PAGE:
Saturday links: Zags-Butler, Sonics, Armstrong, M’s & more

It’s not Duke-North Carolina, it’s not Washington-Washington State. For me, it’s more compelling than that.

It’s No. 8 Gonzaga (17-1) vs. No. 13 Butler (15-2), two men’s basketball programs that symbolize what’s good about college hoops.

Saturday’s showdown in Indianapolis (ESPN, 6 p.m.) features a couple teams that aren’t afraid to take on the big boys, and they’re not afraid to do it on the road.

Butler’s been to a couple Final Fours, and this could be the year Gonzaga gets there, partly because of Kelly Olynyk, a mobile 7-footer who is the most improved player in college basketball. Olynyk’s already had 33- and 31-point games, and has become the Zags’ best offensive force since Adam Morrison. Figuring he wouldn’t get much playing time a year ago with Robert Sacre and Elias Harris up front, Olynyk decided to redshirst last season.

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Here’s an open letter from a Sacramento basketball fan to SuperSonics’ fans, which followed a letter from the producers of Sonicsgate to Sacramento Kings’ fans.

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Everybody has an opinion about Lance Armstrong.

Michael Rosenberg of SI.com writes: Without doping, Armstrong would be a nobody.

Sally Jenkins of the Washington Post, author or two books about Armstrong, says the cyclist has apologized to her. In her most recent column about Armstrong, published Dec. 15, Jenkins says she’s not angry at the man who duped the cycling world.

Rick Reilly of ESPN.com is having a hard time forgiving Armstrong. He wrote:

It’s partially my fault. I let myself admire him. Let myself admire what he’d done with his life, admire the way he’d not only beaten his own cancer but was trying to help others beat it. When my sister was diagnosed, she read his book and got inspired. And I felt some pride in that. I let it get personal. And now I know he was living a lie and I was helping him live it.

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The Mariners trade catcher John Jaso and wind up with former prospect Mike Morse from the Washington Nationals in a three-team trade that also involved Oakland. You’ve got to like Morse’s power (he hit 31 homers in 2011 and 18 during an injury-plagued 2012), and perhaps this means the M’s will rush 2012 first-round pick Mike Zunino to the majors to share catching duties with Jesus Montero. I liked Jaso. He was a lefty who hit lefties and was a lot better behind the plate than advertised. But you get the feeling that the M’s are going to give Zunino every opportunity to make the big club.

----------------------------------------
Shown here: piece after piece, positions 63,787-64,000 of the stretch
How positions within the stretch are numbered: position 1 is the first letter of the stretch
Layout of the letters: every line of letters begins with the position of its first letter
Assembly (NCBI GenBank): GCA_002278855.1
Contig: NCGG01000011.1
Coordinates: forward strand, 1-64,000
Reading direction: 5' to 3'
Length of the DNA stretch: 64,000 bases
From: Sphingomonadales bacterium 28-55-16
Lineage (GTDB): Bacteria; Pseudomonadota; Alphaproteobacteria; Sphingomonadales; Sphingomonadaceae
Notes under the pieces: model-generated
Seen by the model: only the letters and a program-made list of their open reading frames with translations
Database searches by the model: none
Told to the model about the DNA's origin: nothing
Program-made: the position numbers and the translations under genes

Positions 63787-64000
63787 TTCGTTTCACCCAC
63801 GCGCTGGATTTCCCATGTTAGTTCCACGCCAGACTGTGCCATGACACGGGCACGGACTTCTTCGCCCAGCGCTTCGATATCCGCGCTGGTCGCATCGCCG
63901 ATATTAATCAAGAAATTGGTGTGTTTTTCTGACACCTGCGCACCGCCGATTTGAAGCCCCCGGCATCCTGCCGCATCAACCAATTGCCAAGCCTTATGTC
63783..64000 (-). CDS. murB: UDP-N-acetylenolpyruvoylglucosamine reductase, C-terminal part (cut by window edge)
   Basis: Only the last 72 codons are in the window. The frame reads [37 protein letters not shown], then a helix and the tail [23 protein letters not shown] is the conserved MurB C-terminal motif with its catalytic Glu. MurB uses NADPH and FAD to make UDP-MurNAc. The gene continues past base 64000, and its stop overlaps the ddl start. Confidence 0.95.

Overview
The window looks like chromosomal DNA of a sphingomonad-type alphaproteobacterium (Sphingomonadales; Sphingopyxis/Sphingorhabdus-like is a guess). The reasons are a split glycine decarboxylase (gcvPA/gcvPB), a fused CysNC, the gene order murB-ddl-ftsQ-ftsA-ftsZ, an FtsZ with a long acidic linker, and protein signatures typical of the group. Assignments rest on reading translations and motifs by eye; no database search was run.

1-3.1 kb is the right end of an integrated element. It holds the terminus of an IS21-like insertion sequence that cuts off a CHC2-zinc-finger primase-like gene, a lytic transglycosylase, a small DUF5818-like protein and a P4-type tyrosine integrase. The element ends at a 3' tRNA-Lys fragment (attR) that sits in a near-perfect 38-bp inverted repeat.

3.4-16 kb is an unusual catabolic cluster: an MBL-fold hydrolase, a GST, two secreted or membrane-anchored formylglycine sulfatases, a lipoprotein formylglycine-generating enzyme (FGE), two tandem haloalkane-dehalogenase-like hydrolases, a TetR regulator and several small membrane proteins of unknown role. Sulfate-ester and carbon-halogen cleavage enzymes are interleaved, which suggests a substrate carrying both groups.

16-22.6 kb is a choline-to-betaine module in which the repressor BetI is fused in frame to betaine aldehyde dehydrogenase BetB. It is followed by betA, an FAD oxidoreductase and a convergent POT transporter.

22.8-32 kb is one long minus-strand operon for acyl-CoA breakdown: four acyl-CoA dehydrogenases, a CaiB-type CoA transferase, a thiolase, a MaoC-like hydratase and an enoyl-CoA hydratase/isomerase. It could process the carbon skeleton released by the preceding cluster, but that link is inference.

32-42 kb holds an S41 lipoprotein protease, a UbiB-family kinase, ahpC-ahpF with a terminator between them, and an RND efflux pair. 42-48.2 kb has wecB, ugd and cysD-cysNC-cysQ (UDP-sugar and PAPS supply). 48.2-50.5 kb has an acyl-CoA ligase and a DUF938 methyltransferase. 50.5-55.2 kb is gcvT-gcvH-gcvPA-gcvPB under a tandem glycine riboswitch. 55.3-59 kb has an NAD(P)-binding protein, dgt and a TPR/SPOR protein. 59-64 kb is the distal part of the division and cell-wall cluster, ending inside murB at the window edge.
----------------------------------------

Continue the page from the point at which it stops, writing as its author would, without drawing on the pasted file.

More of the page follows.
Could Zunino turn out to be the Mariners’ version of Buster Posey?
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David Letterman on Manti Te’o and the Notre Dame linebacker’s imaginary girl friend: “Some people are better off with imaginary girl friends.”
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The Mariners also made a move in the broadcast booth this week, hiring 29-year-old Aaron Goldsmith to be Rick Rizzs’ sidekick. Nothing against Goldsmith, who called Pawtucket Red Sox games a year ago, but I was hoping long-time Tacoma Rainiers announcer Mike Curto would have gotten the job. But it’s not surprising that the M’s went with a young guy, somebody who can learn the ropes and be ready to step in when Rizzs retires.
Curto welcomes Goldsmith to the Pacific Northwest in his informative and fun blog — Booth, Justice and the American Pastime.
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I’m recently retired, but still writing a weekly Thursday column for The Sun and doing some other stories. A Q&A with Willie Bloomquist of the Arizona Diamondbacks, recently named to Team USA that will play in the World Baseball Classic, will publish on Sunday, Jan. 27.
In case you missed them, my columns this month have been about Mike Crotty, the former Notre Dame football player now living in Bremerton and coaching at O’Dea; Don Thorsen, the former Central Kitsap basketball star who was inducted into the Kitsap Sports Hall of Fame, and Mike Krug, WestSound FC soccer coach who was a finalist for US Youth Soccer’s Competitive Coach of the Year Award.

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